Let’s face it — outdoor advertising is not going anywhere. We’re as on-board as anyone when it comes to digital marketing and the new, effective methods of reaching your target audience. But outdoor advertising – be it print or digital – is here to stay. And why not? A 48-foot billboard message glaring through your windshield has a way of getting noticed.
But if you’re going to implement large-scale outdoor advertising, there are four things you must understand to do it right:
First things first, realize that the average billboard is viewed for 3.5 seconds. You have one fleeting chance to get your message across to your viewer. This is not an ad in your local newspaper, so leave off that secondary call to action, the list of bullet points, special bonus offers, etc. If the message you want to convey is not something that can be stated in just a few seconds, then a billboard is not what you should be running.
Even if you’re a speed-reader, have 20/20 vision and are the safest highway driver in the world… when this billboard comes blurring past you at 70 mph on the interstate, this paragraph of information is going to be quickly dismissed. Not to mention, when half your ad is in all caps, you lose the emphasis you were hoping to achieve. I feel like the designer chose words at random to capitalize… and that they’re YELLING AT ME.
2. RULE OF THREE
Generally speaking, the most successful outdoor designs have 3 main elements that let the eye move quickly and easily through a hierarchy of information. Don’t jumble too many photos, distracting backgrounds, verbose type or a bunch of logos together on one ad. The eye simply can’t sort through it all, and will move on to something else. Typically (and this rule is bendable), a line of type should be no longer than five words or so. The more you have on your billboard, the more it will be overlooked. Keep it down to three main elements at most.
An amusing but succinct headline is the first thing noticed, followed by a large, appealing product image, then a logo. These three elements and adequate breathing room steer what is a very successful message from McDonald’s. Now, every morning you drive past this supersized ad, you can appreciate successful implementation of the rule of three. Good work, Mickey D’s.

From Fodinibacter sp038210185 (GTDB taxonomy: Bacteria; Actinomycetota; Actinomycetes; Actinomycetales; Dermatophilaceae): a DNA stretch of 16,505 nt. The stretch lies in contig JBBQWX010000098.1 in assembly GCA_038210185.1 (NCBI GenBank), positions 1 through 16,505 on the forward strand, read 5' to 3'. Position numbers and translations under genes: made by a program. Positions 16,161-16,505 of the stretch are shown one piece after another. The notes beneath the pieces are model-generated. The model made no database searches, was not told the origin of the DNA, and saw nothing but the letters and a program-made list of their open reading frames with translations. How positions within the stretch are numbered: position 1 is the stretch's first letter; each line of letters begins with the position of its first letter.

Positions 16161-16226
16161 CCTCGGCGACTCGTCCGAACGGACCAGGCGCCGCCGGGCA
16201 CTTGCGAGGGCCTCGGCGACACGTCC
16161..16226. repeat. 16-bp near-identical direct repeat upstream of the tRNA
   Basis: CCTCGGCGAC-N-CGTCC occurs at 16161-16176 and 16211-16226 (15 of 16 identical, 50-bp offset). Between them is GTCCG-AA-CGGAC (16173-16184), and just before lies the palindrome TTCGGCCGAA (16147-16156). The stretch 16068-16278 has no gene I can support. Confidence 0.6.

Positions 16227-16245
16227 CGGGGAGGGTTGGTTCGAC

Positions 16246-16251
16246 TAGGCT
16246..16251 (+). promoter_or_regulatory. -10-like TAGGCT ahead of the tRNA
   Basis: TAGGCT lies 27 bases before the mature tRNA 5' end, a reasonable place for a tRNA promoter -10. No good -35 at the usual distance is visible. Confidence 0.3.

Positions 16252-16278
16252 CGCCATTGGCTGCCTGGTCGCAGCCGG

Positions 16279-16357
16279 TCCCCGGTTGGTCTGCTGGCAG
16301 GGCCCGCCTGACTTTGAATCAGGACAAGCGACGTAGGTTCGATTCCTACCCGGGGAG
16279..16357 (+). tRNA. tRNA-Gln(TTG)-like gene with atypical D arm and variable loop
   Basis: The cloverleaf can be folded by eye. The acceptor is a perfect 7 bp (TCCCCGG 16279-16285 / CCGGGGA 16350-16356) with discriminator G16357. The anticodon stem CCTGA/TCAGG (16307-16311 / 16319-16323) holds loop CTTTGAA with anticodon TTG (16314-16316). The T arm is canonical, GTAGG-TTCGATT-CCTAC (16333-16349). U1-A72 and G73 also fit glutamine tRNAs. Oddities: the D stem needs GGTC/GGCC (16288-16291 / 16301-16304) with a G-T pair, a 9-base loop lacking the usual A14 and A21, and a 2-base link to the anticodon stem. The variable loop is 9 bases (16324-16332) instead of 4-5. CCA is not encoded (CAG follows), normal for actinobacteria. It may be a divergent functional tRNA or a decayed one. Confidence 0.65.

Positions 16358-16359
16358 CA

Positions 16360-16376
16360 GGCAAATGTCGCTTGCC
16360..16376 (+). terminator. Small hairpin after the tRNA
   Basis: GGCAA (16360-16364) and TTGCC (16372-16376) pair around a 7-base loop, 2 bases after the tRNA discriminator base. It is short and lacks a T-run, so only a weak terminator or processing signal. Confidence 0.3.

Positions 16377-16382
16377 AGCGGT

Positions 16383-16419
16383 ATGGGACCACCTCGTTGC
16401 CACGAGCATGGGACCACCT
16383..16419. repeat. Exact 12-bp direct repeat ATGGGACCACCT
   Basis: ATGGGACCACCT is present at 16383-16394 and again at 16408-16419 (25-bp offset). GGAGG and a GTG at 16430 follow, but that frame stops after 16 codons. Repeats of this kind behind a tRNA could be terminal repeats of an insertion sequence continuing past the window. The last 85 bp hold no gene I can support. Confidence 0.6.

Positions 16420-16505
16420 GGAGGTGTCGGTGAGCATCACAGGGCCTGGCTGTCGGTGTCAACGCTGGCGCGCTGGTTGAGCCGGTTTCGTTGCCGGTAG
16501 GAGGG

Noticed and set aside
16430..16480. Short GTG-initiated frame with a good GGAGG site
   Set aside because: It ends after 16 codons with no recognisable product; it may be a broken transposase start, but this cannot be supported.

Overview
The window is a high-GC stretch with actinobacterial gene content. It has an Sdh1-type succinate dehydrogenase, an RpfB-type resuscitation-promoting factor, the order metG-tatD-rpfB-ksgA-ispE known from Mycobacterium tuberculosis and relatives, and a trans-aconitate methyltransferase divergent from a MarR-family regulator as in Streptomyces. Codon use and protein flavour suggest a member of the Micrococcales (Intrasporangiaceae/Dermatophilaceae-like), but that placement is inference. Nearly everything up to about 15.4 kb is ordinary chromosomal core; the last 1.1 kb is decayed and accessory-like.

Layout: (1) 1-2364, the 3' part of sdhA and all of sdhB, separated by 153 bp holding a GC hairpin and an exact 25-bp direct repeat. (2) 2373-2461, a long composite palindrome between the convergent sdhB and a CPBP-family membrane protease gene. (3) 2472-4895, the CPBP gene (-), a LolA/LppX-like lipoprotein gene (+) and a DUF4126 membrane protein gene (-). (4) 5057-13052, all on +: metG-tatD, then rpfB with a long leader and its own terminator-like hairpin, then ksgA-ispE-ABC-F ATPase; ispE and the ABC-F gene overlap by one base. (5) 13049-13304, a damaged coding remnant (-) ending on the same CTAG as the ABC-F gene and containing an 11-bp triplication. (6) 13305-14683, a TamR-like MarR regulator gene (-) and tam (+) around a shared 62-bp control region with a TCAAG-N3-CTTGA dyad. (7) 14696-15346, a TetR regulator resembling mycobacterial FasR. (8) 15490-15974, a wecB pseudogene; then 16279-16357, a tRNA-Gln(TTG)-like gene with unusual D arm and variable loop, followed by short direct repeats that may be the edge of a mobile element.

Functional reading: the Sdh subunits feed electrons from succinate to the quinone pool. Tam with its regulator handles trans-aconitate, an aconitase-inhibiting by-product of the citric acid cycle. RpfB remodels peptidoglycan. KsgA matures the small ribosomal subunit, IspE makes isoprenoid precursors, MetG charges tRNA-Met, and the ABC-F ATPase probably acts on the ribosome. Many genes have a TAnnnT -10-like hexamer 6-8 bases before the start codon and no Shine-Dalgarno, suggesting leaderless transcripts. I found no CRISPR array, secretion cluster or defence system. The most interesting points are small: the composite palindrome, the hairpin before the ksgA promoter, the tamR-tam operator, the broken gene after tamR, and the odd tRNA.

3. BE CLEAR
Convey one clear, concise message to your audience, in one cohesive design. Remember, you have a brief window of opportunity to get your point across, so your space shouldn’t be muddled with too much type, photos, artwork, etc. Keep your background clean and simple. Use bold colors and contrast, but don’t create annoying vibrations (like florescent colors or large white spaces if you’re using a digital board). Make it easy on the eyes. You have a lot of space to work with, so keep the text and images large. People may be seeing your ad from several hundred feet away, so maximize your time window with a message that is clear from long distances.
Now this billboard is a prime example of what not to do. Aside from the “less than aesthetically pleasing” color and font choice, there are approximately a dozen different messages going on here. The only thing that’s clear, is that Butch Wax and the Hollywoods would have been better off with a print ad. We can only hope their music is better than their billboard design.
4. KNOW YOUR LOCATION
Placement, people. It plays a huge role in delivering your message. Know where the high-traffic areas are, what kind of audience/demographic is in the area and be aware of any x-factors involved. Many subtle nuances can come into play when utilizing outdoor advertising. If you come across odd sizes, specs or locations, then you may need to take a closer look at that billboard to ensure you know how to handle the details.
X-factor: Your roadside billboard is directly on top of a building.
Solution: Don’t put pertinent information (such as the Qdoba logo) along the bottom… especially not in the corner, where it is completely hidden from traffic. If you see this billboard, you’ll have no idea where to go in order to satisfy your newly found craving for Mexican gumbo.
Now you know the four keys to outdoor advertising. So the next time you find yourself designing a billboard, keep these rules in mind to maximize the effectiveness of your outdoor campaign!